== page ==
This is for and about home cooks - the women all over the the world (and through the centuries) who put dinner on the table every night. They know how to cook quickly, easily, economically, healthily and satisfyingly whether for one or a dozen.

Part memoir, part diary of shopping, cooking, reading and thinking about putting supper on the table, by a former fashion/design writer/consultant whose secret love has always been food.  


Easy Mackerel with Onions & Capers


From "60-Minute Gourmet" Pierre Franey,  New York Times, July 17, 1985

 Pierre Franey and Craig Claibourne were the food heroes of my youth (along with Julia Child and James Beard).

 Their joint, weekly articles on food and restaurants in The New York Times were both practical and inspirational, opening my then thoroughly unsophisticated eyes to a world I so desperately wanted to join.

 And then I moved to London. I do not think anyone now can imagine the food desert the city was then. My first shock was olive oil. Growing up in New York with a first generation Italian American mother, this was a staple in the kitchen, like salt and pepper (and garlic).  Here it was sold in tiny bottles in the pharmacy to clear wax from your ears and only a trip to the wonderful Italian delis in Soho provided the real thing. Happily the first immensely fashionable Italian restaurants had begun to open in Chelsea and Knightsbridge and the rest is, as we say, history.

 But Franey and Claibourne. How I missed them. Friends sent clippings aka care packages and I treasured and cooked from each one. When Franey’s “60-Minute Gourmet” column was launched in the mid seventies (followed by the book) more clippings followed and several of these recipes became basics in my repertoire. Among the simplest and most interesting, this mackerel with onions and capers from July, 1985, which Franey says he was first served at the home of a Spanish friend.

NOTE: See this in the New York Times' wonderful Cooking section, in which you can find an archive of Franey recipes, and also Craig Claiborne recipes.

Mackerel With Onions and Capers - Pierre Franey


 4 mackerel fillets with skin left intact, about 1 1/2 pounds (680gr)

Salt to taste if desired

Freshly ground pepper to taste

¾ pound (340r) small white onions, peeled

1 tablespoon plus 1/4 cup corn, peanut or vegetable oil

4 tablespoons butter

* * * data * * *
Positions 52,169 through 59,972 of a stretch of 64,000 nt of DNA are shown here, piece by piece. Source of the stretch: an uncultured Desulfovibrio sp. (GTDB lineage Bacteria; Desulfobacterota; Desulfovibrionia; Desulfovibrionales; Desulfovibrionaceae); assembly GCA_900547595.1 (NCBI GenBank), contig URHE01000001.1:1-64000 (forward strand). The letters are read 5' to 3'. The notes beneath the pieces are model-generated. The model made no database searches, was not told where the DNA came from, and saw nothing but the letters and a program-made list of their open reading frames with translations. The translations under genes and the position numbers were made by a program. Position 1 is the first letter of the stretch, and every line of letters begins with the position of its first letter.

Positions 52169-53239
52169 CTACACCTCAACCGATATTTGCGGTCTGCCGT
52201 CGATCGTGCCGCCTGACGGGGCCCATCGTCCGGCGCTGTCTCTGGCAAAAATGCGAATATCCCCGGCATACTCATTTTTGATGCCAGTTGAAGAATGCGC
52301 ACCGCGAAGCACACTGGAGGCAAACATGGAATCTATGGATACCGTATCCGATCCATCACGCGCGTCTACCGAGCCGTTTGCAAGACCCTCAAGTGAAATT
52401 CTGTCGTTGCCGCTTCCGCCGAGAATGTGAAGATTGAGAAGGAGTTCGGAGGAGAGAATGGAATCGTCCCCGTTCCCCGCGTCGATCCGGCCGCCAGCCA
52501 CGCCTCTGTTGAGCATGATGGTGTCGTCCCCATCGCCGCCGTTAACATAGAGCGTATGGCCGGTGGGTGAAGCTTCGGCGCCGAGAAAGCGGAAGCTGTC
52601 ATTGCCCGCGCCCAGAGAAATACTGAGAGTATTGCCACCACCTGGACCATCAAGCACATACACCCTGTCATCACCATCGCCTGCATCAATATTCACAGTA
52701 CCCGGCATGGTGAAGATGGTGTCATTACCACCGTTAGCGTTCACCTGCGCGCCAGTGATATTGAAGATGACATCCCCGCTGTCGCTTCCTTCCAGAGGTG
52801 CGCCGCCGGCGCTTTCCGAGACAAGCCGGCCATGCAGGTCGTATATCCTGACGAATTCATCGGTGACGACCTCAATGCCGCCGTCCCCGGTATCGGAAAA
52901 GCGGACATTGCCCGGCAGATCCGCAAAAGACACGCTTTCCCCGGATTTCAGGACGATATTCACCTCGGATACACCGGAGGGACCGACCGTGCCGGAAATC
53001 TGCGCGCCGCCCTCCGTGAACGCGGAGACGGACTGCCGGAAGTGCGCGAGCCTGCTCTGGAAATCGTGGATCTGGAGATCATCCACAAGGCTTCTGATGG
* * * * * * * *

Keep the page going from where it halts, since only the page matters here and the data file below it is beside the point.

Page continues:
cup (60ml) dry white wine

2 whole cloves garlic

¼ cup (60ml) milk

¼ cup (32gr)  flour

1 tablespoon red-wine vinegar

2 tablespoons chopped parsley

¼ cup (about 40r) drained capers


 Sprinkle fillets with salt and pepper and set aside.

Cut onions in half lengthwise. Place each half cut side down on a flat surface and cut onions into very thin slices. There should be about 3 cups.

Heat one tablespoon of the oil and one tablespoon of the butter in a saucepan. Add onions and cook, stirring fairly often, about 10 minutes or until golden brown. Sprinkle with salt and pepper.

Add wine and cloves and cover closely. Bring to the boil and let cook over low heat about 20 minutes.

Meanwhile, put the milk in a flat dish and add salt and pepper. Put the fillets in the milk and turn. Let stand until ready to use.

Sprinkle the flour on a flat surface. Lift the fillets from the milk, one at a time, and shake off excess milk. Do not pat dry. Dip the fillets in the flour to coat well on both sides. Shake off excess.

Heat the remaining 1/4 cup of oil in a skillet large enough to hold the fillets in one layer and when it is quite hot add the fillets, skin side up. Cook on one side over moderately high heat 3 minutes. Turn the pieces and cook on the other side about 3 minutes. Tilt the pan and baste the fillets occasionally as they cook.

Arrange the fillets on a serving dish and spoon an equal portion of the onion mixture over each fillet.

Heat the remaining 3 tablespoons butter in a skillet and cook, shaking the skillet vigorously around and around until the butter starts to brown and takes on a hazelnut color.

Add the vinegar and pour the mixture over the onion-topped mackerel.

Sprinkle with parsley and capers and serve immediately.


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